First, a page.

Northern Lights / The Subtle Knife / The Amber Spyglass : His Dark Materials Trilogy

Editor's Note: In the US, the first volume of the trilogy is called The Golden Compass. Also, a film has been made.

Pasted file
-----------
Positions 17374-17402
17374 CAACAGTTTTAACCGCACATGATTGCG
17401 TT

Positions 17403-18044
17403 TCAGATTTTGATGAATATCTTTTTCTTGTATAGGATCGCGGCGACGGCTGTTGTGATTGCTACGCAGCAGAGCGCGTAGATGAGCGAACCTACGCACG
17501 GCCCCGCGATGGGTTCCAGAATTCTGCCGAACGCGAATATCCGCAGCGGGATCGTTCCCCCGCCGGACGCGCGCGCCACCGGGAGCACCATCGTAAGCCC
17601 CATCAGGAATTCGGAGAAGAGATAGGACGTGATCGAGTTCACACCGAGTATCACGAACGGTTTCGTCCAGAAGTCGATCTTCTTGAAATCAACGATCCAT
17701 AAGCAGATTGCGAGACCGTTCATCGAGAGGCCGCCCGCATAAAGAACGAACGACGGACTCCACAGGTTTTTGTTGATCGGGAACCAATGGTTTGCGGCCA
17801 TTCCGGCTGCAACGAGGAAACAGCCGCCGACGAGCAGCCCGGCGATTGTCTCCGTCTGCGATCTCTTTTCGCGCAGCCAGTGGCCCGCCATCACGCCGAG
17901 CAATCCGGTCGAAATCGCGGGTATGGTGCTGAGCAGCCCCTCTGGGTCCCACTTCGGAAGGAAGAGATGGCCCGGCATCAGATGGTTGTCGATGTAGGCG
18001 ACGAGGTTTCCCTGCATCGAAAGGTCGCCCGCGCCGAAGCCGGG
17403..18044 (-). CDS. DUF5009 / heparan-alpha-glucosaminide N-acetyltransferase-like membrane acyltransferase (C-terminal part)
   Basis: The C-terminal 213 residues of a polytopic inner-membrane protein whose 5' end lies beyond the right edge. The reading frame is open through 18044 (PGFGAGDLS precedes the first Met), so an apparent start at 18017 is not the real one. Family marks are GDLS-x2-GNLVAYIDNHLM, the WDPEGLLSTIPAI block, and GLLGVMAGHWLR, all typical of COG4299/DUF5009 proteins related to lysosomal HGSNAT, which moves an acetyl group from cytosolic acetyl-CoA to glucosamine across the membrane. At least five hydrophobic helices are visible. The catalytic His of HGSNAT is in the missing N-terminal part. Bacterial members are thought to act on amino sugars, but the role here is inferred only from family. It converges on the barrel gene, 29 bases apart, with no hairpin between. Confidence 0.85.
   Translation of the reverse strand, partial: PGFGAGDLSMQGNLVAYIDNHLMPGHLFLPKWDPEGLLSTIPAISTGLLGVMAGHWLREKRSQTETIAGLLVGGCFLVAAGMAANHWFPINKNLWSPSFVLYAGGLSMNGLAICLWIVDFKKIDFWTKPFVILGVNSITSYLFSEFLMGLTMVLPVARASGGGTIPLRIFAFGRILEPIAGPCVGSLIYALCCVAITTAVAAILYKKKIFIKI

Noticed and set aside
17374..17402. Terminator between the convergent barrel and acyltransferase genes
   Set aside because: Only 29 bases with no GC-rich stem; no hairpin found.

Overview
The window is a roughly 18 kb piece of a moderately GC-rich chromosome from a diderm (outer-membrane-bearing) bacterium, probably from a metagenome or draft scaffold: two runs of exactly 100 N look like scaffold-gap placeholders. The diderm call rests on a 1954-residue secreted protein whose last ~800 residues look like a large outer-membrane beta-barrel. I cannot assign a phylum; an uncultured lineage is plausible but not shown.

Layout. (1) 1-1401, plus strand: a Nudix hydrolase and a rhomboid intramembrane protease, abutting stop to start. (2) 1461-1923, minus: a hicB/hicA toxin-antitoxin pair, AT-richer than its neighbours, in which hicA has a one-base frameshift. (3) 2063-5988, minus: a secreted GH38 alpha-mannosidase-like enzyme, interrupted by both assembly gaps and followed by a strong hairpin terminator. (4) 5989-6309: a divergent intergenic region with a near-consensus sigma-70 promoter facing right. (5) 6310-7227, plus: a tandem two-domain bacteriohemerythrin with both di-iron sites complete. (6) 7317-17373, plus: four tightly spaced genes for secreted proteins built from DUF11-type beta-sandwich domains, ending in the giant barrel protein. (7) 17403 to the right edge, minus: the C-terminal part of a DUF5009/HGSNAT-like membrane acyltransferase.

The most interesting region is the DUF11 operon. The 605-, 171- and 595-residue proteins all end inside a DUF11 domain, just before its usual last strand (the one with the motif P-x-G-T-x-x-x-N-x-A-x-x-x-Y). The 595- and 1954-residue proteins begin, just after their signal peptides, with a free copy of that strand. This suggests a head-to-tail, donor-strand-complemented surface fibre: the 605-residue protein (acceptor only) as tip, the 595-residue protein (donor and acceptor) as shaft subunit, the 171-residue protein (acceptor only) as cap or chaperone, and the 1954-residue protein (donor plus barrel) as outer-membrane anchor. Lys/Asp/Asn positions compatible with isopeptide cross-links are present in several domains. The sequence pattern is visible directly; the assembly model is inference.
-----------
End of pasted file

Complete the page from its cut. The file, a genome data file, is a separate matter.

I heard these books described as a thinking-person's Harry Potter. That doesn't really do them justice. The format, the intent, the audience, the world-view, all are different in several degrees from Harry Potter. The main thing is that the Harry Potter stories are in the familiar reductionist mode of children's fiction that has borrowed from the highly stylized world of Saturday morning cartoons. Utterly absent are moral nuance, and pleasures are simple and greedy, even for the "good" characters. Everything is very easy to identify as good or evil, fun or boring, giving feelings of pride or shame, and the violence is strangely sanitized. The only moral choices the "good" characters face is whether to act loyally to their friends ("friendship" being the highest imaginable "good" in this world-view) and the power of loyalty to friends neutralizes any other action, from being silent and stubborn to authority figures, right on up to remorselessly killing "bad" characters.